And then I made my first sale! Yay! A customer had come over and had a really good look at all of my things. She was particularly interested in a string of bunting and I helped her to unfolded it and hold it up. I showed her both sides and explained that it was reversible. She pondered about where she might hang it in her home. Or, she wondered, that she might give it as a gift. We chatted for a little, she commenting on the bright colours of my items. Then she wandered off and said that she would take a browse around and come back. Which she did, some 20 minutes later. Again she looked at the bunting and said that she knew where she would hang it – in her kitchen. I thought that would be lovely and began to wrap it for her. My hands were shaking so much from the excitement that I struggled to make the wrapping neat, but I managed somehow to hand over a presentable parcel. We shared a few more comments and I thanked her for her purchase. As she left and moved on I turned to Gillian on the neighbouring table and we shared in my celebration – it’s always good to get out of the starting blocks!
Soon afterwards, another customer came forward. She knew exactly what she was looking for – a sunny yellow tea cosy. She picked it up and held it in her hands, wondering about the size. I explained that it was modelled to fit my large family-sized tea pot and she thought that it would be big enough. My wrapping skills a little more improved, I handed over her parcel and let out a little internal cheer! It’s always so lovey and reassuring to have someone make a purchase. It helps me to know that you like what I do and what I make and that I’m on the right lines.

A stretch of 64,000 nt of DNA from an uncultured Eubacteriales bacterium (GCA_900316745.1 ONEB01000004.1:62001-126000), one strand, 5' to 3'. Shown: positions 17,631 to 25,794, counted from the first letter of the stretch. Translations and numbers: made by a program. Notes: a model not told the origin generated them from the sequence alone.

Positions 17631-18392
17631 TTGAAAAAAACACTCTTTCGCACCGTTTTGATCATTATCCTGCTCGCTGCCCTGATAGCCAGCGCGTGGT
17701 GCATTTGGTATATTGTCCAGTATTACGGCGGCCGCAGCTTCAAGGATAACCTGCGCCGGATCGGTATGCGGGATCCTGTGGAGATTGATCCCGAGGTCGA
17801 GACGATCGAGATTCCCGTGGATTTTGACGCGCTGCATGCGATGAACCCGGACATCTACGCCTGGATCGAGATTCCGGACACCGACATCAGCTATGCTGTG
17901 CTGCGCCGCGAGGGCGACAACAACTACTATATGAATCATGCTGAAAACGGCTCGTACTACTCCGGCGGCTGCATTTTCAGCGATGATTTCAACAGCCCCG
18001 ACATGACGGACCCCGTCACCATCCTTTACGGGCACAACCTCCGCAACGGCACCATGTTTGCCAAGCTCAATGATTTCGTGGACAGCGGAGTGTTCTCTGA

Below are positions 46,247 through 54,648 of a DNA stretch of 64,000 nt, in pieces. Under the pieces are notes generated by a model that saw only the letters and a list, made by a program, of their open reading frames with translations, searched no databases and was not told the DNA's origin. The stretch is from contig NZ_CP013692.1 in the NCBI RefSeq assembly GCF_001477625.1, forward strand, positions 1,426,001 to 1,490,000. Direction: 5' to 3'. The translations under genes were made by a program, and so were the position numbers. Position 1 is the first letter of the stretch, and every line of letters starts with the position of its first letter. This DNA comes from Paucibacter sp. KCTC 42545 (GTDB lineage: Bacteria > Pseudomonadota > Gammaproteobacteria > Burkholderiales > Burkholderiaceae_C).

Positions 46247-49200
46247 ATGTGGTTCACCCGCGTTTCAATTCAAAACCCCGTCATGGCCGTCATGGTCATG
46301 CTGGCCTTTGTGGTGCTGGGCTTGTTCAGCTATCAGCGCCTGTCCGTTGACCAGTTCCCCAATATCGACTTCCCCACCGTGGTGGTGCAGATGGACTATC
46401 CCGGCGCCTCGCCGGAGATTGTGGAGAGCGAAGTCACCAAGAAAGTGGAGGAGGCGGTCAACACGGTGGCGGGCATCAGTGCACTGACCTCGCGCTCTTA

The afternoon carried on, still busy with lots of people about. Some came to my stall and we chatted, they looked and some picked items up. Others walked by slowly, taking it all in but needing nothing more than a passing glance.
My final sale of the afternoon was to a very dear friend who had travelled all the way across town especially to visit the market. She had been to a few stalls before arriving at mine and had made some purchases. She knows Gillian from Juniper Cards and Gifts too, and the three of us got chatting together about the afternoon and what she’d been buying. She’s a great supporter of my business and loves to cheer on hand-crafted makers. She’s very discerning too, and knows what she’s looking for. It’s always a real pleasure to serve her and help her with her requests.
The market started to quieten down a little, with fewer people coming through the door. It was later in the afternoon by now and folks were heading home for the day. I took the chance to look around me and see the other stalls close by. I took in what they were selling, but mostly I was taking in their display. I noticed how they had set their items out, what props they had used and how they had made the best use of their space. I jotted down a few notes, chatting with my friend to sound-out a few ideas. I’m always looking to improve my set-up and make my stall as appealing and attractive as possible.
And then, 4pm and time to pack up and head home. That was much less stressful than unpacking! But, still I worked in an orderly way, neatly placing things bag in the bag, folding the table cloths, and taking down the shelf stand. I packed them back in to the car and headed home. As I drove – munching on my emergency bar of chocolate – I reflected back over the day and decided that I couldn’t wait to do it all again!